2006.05.20: May 20, 2006: Headlines: Figures: COS - China: Writing - China: San Fransisco Chronicle: RPCV Peter Hessler says: China's fast-changing economy has displaced millions of people, sparking a huge migration from farms and small towns to big cities, and from failing, state-owned enterprises into private businesses

Peace Corps Online: Directory: China: Special Report: China RPCV and Author Peter Hessler: 2006.05.20: May 20, 2006: Headlines: Figures: COS - China: Writing - China: San Fransisco Chronicle: RPCV Peter Hessler says: China's fast-changing economy has displaced millions of people, sparking a huge migration from farms and small towns to big cities, and from failing, state-owned enterprises into private businesses

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RPCV Peter Hessler says: China's fast-changing economy has displaced millions of people, sparking a huge migration from farms and small towns to big cities, and from failing, state-owned enterprises into private businesses

RPCV Peter Hessler says: China's fast-changing economy has displaced millions of people, sparking a huge migration from farms and small towns to big cities, and from failing, state-owned enterprises into private businesses

"This is not a political generation. They tend to be very economically minded. In some ways, I sympathize with them. They went through a lot of political problems,'' he said, referring first to the Cultural Revolution when the new generation's parents and grandparents were traumatized by thuggish Red Guards, and later the shootings of reform-minded students in Beijing's Tiananmen Square in 1989.

RPCV Peter Hessler says: China's fast-changing economy has displaced millions of people, sparking a huge migration from farms and small towns to big cities, and from failing, state-owned enterprises into private businesses

Finding their niche in a changing China
Author tells how young people adjust to turbocharged economy

David Armstrong, Chronicle Staff Writer

Saturday, May 20, 2006

China's fast-changing economy has displaced millions of people, sparking a huge migration from farms and small towns to big cities, and from failing, state-owned enterprises into private businesses. Contained within that migration are millions of personal stories -- compelling material for writers like Peter Hessler, whose new book, "Oracle Bones: A Journey Between China's Past and Present,'' views China through the lives of individuals.

Hessler, a Peace Corps volunteer turned journalist who writes from Beijing for the New Yorker, wrote a critically acclaimed first book in 2001: "River Town,'' his memoir about teaching college English in the Yangtze River city of Fuling in the 1990s. In "Oracle Bones,'' he profiles -- among others -- several of his former Fuling students now trying to make their way in the turbocharged economy of the new China. Their vivid, funny and sometimes poignant experiences inform many of the most affecting passages.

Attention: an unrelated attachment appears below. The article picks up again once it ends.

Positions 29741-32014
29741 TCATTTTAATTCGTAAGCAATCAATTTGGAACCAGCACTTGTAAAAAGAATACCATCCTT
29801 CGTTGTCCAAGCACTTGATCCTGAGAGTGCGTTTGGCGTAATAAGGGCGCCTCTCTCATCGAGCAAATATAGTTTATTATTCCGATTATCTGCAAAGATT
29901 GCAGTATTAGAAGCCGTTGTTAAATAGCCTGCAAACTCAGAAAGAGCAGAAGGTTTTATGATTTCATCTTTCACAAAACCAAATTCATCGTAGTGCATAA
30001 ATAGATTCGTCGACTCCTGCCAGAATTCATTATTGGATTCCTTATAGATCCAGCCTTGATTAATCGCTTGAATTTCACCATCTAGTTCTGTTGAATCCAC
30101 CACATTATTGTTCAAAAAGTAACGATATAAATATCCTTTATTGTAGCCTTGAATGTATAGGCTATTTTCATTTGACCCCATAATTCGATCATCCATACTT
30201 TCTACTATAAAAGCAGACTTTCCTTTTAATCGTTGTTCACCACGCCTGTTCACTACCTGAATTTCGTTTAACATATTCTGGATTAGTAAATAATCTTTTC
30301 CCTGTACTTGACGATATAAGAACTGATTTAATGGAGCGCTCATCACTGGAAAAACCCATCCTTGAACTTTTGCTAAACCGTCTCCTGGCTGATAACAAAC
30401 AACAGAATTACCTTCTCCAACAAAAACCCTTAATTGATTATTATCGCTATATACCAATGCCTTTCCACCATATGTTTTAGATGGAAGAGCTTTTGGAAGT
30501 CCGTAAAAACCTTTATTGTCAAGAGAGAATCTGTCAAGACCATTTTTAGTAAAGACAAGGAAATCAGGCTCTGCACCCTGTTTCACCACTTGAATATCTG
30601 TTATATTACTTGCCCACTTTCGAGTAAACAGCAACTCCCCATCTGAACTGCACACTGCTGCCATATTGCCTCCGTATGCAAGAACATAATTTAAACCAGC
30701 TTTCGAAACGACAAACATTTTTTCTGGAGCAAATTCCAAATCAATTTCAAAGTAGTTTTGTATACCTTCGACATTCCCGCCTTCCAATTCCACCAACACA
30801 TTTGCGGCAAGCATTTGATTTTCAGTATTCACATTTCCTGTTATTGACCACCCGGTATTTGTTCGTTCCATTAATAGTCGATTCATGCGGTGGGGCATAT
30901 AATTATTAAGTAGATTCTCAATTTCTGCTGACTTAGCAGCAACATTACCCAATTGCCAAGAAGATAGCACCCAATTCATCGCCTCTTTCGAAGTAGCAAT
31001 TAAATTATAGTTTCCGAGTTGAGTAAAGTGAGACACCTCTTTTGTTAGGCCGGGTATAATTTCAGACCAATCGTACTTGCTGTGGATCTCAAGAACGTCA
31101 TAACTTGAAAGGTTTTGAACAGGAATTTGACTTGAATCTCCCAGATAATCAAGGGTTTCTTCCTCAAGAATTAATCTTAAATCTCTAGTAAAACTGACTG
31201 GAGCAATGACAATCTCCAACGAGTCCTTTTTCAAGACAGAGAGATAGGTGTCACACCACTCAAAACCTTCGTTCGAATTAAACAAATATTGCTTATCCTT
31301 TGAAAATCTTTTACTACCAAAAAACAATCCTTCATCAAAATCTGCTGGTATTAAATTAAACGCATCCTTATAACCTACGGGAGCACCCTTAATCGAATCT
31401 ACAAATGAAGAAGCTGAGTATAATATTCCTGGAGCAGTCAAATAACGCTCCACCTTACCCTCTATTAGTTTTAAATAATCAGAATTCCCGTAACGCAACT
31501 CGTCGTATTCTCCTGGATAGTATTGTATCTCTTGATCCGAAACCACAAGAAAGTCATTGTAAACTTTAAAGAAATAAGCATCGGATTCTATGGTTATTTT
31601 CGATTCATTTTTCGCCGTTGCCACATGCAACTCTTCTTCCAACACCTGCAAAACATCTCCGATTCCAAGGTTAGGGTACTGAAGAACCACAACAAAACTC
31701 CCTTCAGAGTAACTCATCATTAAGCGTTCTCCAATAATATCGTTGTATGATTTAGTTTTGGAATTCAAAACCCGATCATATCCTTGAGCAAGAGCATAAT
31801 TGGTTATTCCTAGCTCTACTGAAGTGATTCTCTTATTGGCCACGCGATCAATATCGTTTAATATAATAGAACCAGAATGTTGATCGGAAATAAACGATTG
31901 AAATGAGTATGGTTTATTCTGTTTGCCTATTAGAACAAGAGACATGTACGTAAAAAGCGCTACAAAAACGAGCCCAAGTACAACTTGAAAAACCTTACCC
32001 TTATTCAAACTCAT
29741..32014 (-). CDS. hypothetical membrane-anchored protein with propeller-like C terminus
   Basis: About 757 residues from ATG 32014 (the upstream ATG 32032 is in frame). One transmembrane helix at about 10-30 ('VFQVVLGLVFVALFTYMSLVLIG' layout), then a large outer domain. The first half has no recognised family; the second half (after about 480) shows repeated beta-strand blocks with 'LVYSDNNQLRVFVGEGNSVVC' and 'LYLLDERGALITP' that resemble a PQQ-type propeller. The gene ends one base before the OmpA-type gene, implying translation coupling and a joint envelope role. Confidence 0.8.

The "oracle bones" of Hessler's title are ancient turtle bones and shells inscribed with an early form of Chinese writing and used to foretell the country's future. Hessler explains how the long, uninterrupted tradition of Chinese writing helped shape the country's character. In the process, he relates a heartbreaking tale of what befell a leading scholar of the bones during China's Cultural Revolution of the 1960s and '70s, and shows how China's break with orthodox socialism in favor of state-sponsored capitalism is shaping the country's future.

Hessler, who speaks Mandarin and has lived in China for 10 years, was quietly confident and serious in an interview at San Francisco's Hotel Monaco. Unlike writers who embrace reams of statistics and charts to tell a big story, he appears skeptical that China can best be understood through numbers -- especially because some of the data bandied about can be unreliable.

Facing challenges

"I heard it said that there were more construction cranes in China than in the rest of the world combined,'' he said -- a slight frown showing he doubted it. "I came to think there are more statistics in China than in the rest of the world combined.''

In "Oracle Bones,'' Hessler recounts what happens when Emily, a former student, set off to Shenzhen, a raw border boomtown near Hong Kong.